With the U.S. presidential campaign headed into its final weekend, Sens. Barack Obama (D-IL) and John McCain (R-AZ) made final pushes for votes, and analysts began looking ahead to the transition of administrations that will follow the November 4 vote. The Financial Times reports Obama’s campaign is sticking largely to its economic message as it enters the final few days of campaigning. The Los Angeles Times looks at McCain’s final days of campaigning in potential swing states Ohio and Florida, and says both candidates have sought to highlight differences in their economic plans.
A new CFR.org Daily Analysis looks at how foreign policy issues have played out over the course of the campaign, dominated in its later stages by the financial crisis. The article says despite the recent focus on economic concerns, questions of national security and U.S. global influence stayed in focus throughout the process. In a Newsweek cover story, CFR President Richard Haass presents a foreign policy plan for the next U.S. president.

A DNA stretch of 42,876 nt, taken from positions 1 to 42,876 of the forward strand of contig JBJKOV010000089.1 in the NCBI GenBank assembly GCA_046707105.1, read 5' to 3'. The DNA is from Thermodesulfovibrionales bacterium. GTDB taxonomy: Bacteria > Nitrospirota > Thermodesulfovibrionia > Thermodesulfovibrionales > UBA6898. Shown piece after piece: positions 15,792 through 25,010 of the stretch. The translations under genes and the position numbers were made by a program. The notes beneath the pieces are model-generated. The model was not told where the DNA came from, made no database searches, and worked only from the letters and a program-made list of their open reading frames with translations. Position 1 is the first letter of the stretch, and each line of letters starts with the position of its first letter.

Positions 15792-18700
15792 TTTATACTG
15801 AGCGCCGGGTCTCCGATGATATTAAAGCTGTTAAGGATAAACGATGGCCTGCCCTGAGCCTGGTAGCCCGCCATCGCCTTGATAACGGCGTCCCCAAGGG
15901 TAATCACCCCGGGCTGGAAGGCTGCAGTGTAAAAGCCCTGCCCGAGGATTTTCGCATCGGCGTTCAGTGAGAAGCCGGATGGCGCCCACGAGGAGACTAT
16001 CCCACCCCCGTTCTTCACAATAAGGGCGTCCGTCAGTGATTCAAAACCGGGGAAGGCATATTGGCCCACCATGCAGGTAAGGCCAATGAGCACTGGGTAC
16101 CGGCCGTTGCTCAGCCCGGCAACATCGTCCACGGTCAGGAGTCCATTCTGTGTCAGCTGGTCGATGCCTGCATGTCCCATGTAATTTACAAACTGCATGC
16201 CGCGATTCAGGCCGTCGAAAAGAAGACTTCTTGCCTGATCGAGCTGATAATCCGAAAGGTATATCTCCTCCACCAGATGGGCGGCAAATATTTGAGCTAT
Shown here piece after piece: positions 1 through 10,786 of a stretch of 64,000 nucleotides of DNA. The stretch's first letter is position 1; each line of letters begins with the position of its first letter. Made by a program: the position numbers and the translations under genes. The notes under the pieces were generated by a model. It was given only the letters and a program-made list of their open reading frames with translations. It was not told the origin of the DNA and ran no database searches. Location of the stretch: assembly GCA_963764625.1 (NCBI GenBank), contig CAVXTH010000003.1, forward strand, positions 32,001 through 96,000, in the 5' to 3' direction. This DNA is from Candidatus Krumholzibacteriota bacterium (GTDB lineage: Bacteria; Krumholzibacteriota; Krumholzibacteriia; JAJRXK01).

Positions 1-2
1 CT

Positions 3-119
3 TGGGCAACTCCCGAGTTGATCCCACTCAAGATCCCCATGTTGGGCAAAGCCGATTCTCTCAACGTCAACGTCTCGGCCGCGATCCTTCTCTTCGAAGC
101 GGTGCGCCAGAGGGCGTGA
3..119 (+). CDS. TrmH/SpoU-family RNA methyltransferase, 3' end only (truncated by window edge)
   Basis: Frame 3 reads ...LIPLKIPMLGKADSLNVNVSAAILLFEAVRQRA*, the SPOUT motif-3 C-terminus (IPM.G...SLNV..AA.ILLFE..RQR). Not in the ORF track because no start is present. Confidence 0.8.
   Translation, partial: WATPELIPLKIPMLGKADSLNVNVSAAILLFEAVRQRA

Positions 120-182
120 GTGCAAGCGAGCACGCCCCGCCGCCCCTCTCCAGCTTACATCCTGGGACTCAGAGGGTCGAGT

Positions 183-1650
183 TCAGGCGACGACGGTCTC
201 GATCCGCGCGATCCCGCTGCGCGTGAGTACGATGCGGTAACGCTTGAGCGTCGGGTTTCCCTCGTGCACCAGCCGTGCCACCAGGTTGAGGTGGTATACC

PAKISTAN/AFGHANISTAN: Sen. Barack Obama (D-IL) told MSNBC’s Rachel Maddow he plans to try to “facilitate a better understanding between Pakistan and India and resolve the Kashmir crisis.” Obama also discussed his plan to send more troops to Afghanistan and said he will provide alternatives to farmers in the poppy trade there.
NATIONAL SECURITY: Gov. Sarah Palin (R-AK), Sen. John McCain’s runningmate, spoke broadly (CNN) about national security Thursday after meeting with a group of McCain campaign national security advisers. “It used to be we could place domestic and foreign concerns in more or less distinct categories — and choose a president according to which seemed the greater priority at the time. But the world has so drastically changed and those days are gone,” she said. “Even if a most immediate concern is economic, our recovery will still depend on leadership that can protect and advance our security and our vital interests in the world.”